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I draw with a smile on my face and a million memories in my head.

I first became aware of Rychter’s work as a creative designer through a project run by the fantastic A Store Like 94, who developed a digital exhibition that celebrated 30 years since El Phenomenon first burst onto the football scene. The premise of the project involved reaching out to 30 incredibly talented artists to celebrate one of the greatest number 9s the world has ever seen.

One of those exceptionally talented artists happened to be Rychter, who produced a piece for the exhibition called, ‘The Break’ AKA Kintsugi Ronaldo.

Now, for those who don’t know, Kintsugi is the Japanese art of repairing broken pottery by mending the damaged areas with gold. It is a philosophy that treats breakage and repair as part of the history of an object, rather than something to disguise.

A graphic illustration of a man wearing a football jersey sitting next to a painting of a football player.
Rychter and his piece, ‘The Break’ AKA Kintsugi Ronaldo.

It was a subject matter that meant a great deal to Rychter, having been through his own struggles. It was a painting that became therapeutic for him and throughout the process he reminded himself of how he could come back stronger: different, changed, but stronger, from all the challenges he was facing. It also happened to be the first painting that sold at the exhibition, such was its popularity.

Rychter’s work is wonderfully unique. It’s thoughtful, fun, clever, humorous, inventive and nostalgic. It stands out as being something different, interesting and inventive whilst combining elements of pop art that makes its presence explode with colour.

A pop art graphic illustration of a football player celebrating.

One of the great things about Rychter is that I’m not sure he is aware of how great his work is. If he is, then he is far too humble to say.

“It’s hard to believe that my work can catch someone’s attention, not to mention someone liking it.” He tells us.

Football is the central character and muse throughout Rychter’s work, and he takes a playful look at the modern game as well as players and legends from the past. The beautiful game came into Rychter’s life early during primary school, and it’s something that gave him a sense of belonging.

Graphic illustration of a football player

Illustrating is something which came a lot later, but it has played an immeasurably big part in his life, “Drawing has become a valve for me and ultimately, I would like to be able to help others through it.”

Rychter was born in Warsaw but grew up in Brussels, where he lived until the age of ten before his family moved back to his homeland in 2000. It is a city and a place that will always be home to him, full of memories and inspiration.

It was a genuine pleasure to catch up with Rychter, whose only demand from this interview was that I try to make him sound less like Borat. He is a man with a wicked sense of humour and it was great to learn more about his life and story so far.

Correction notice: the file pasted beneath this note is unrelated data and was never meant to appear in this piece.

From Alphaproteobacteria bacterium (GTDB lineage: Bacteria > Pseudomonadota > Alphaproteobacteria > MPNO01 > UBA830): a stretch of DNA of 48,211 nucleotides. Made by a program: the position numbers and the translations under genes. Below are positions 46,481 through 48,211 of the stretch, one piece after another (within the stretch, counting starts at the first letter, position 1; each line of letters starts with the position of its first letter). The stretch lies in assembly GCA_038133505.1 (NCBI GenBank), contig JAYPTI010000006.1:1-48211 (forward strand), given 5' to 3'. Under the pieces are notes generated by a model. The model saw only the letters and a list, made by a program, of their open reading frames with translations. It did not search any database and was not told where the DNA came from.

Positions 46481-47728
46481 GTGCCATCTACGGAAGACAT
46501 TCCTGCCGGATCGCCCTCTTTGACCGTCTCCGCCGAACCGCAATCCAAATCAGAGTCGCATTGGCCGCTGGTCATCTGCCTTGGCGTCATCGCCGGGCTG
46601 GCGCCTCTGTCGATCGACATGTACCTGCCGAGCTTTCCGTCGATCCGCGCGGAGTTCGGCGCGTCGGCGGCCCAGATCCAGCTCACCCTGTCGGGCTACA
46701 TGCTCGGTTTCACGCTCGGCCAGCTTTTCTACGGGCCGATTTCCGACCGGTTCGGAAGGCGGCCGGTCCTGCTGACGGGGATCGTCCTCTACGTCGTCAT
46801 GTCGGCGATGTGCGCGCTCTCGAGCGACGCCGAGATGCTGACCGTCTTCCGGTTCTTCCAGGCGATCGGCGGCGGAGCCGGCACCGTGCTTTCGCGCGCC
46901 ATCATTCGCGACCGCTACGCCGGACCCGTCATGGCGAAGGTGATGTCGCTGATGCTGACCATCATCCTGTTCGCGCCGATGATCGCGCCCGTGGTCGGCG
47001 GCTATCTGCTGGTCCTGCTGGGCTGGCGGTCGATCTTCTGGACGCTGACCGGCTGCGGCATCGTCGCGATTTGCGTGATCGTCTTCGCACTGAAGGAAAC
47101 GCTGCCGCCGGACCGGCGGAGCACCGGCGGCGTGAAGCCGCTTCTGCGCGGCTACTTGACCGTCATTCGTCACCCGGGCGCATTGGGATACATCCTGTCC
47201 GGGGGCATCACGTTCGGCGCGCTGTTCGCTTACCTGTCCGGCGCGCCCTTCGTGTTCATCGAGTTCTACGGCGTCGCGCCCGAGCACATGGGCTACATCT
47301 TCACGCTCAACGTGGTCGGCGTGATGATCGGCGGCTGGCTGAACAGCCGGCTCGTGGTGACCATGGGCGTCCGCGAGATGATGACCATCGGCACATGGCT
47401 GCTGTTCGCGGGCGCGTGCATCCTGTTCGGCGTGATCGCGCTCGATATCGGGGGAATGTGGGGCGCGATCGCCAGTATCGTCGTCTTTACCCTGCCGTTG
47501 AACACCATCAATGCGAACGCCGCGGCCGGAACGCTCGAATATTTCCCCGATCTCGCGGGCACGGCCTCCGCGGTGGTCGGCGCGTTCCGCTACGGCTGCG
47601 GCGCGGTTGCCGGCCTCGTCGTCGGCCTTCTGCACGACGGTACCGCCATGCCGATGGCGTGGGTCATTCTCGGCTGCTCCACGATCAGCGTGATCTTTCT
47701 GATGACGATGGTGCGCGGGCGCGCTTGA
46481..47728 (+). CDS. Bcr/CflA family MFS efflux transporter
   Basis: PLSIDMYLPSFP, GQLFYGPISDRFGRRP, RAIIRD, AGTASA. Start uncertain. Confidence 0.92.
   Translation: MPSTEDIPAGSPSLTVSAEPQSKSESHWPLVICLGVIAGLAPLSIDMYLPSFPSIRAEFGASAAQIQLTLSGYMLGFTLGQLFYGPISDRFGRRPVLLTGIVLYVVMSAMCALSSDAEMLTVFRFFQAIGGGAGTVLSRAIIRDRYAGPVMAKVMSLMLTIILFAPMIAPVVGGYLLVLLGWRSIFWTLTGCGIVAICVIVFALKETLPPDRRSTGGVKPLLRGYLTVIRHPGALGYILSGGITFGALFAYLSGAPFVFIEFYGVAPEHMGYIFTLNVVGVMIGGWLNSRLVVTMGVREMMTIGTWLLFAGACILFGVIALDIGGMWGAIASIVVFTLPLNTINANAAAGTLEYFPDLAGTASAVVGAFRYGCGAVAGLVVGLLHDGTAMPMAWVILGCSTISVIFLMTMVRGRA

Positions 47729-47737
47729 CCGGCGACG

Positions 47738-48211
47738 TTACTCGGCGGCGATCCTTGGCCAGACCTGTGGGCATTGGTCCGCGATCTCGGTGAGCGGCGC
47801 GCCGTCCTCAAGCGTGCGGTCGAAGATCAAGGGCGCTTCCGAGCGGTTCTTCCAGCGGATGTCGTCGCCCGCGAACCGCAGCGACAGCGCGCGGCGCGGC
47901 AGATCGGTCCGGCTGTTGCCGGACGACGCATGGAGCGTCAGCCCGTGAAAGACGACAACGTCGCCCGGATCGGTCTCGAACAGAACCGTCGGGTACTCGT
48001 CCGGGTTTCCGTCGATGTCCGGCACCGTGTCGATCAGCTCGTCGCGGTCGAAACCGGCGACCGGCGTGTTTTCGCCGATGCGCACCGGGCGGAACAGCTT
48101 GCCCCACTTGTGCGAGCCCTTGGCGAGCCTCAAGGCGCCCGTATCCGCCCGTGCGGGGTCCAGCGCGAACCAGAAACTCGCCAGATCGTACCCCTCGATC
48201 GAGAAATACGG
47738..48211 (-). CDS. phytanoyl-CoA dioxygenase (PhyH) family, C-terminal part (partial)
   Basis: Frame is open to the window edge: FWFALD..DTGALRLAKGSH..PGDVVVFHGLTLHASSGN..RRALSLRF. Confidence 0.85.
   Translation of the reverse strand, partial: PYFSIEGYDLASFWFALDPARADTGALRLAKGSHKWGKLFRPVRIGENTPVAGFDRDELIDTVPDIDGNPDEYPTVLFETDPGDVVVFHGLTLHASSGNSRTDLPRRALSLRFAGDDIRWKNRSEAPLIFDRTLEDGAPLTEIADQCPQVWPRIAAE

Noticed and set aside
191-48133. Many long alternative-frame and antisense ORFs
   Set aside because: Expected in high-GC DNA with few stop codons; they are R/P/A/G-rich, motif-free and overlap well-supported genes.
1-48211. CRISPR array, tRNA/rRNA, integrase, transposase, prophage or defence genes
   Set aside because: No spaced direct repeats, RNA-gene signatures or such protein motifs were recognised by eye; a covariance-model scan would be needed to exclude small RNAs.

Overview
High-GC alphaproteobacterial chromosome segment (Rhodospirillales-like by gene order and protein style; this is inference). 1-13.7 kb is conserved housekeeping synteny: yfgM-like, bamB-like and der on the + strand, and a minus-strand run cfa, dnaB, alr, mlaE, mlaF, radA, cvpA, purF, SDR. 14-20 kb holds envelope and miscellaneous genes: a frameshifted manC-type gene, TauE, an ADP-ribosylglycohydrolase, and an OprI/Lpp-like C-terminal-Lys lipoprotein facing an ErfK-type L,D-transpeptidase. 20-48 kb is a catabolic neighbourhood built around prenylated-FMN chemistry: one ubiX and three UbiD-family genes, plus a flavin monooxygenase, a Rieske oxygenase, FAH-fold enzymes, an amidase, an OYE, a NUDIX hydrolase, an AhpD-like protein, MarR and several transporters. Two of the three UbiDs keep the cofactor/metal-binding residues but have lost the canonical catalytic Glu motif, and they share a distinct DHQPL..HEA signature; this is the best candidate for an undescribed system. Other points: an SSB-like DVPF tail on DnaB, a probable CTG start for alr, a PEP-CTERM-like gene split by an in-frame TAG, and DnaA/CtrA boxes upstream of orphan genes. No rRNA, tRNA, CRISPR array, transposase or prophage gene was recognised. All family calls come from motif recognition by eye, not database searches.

Graphic illustration of two football players celebrating.


Warsaw is a huge, bustling metropolis. However, each district has its own unique character, and thus the people from each district can be beautifully different. Local patriotism is also alive, both on a macro, urban, and micro-scale – at the level of housing estates.

We also have an interesting mix of Western, cosmopolitan trends and “Polishness”, which is difficult to define. A sort of national spirit so to speak. Combined, they create a place where everyone will find something for themselves.

Graphic illustration of a former Polish football manager in a tracksuit smoking a cigarette.

Graphic illustration of a football player wearing a vintage football jersey.

I especially love my city in the summer. There’s a lot going on, the boulevards are alive 24 hours a day. A great time for Saturday morning football and sitting with friends on the banks of the Vistula River until late hours. Those were my favourite days.

Since 2019 and a combination of pandemic and illness, I haven’t had many opportunities to experience my favourite versions of days. I hope to be able to get back on track this year.

Graphic design of Carlo Ancelotti


I think football gave me the feeling of being part of something bigger in the first place. Something that religion or church gives to some people. I was a very insecure kid, football gave me a chance to bite back at those who were bothering me, and on the other hand, it gave me a sense of community.

When I was in elementary school, I had a friend in my class, Erland. He had a huge collection of football jerseys that his father brought him on every business trip. I’ve been dreaming of such a collection. The substitute that we could afford were fakes from Poland, which I bought when I was in Warsaw on vacation.

I’ll never forget the joy and gratitude I felt when my mum bought me the original 1998 Italy World Cup jersey and shorts for my 9th birthday. I still have them in excellent condition to this day.

In general, I have the best memories of the years 1997-2002, the time when I genuinely and relentlessly fell in love with football. It was a time when you watched every game, learned geography by clubs, collected panini stickers, made fictional championships in notebooks or hung posters with guys who had no idea you existed on your walls.

I remember the 1998 World Cup from start to finish. I fell head over heels in love with it. This is my version of the love of football. Childish, but wholehearted.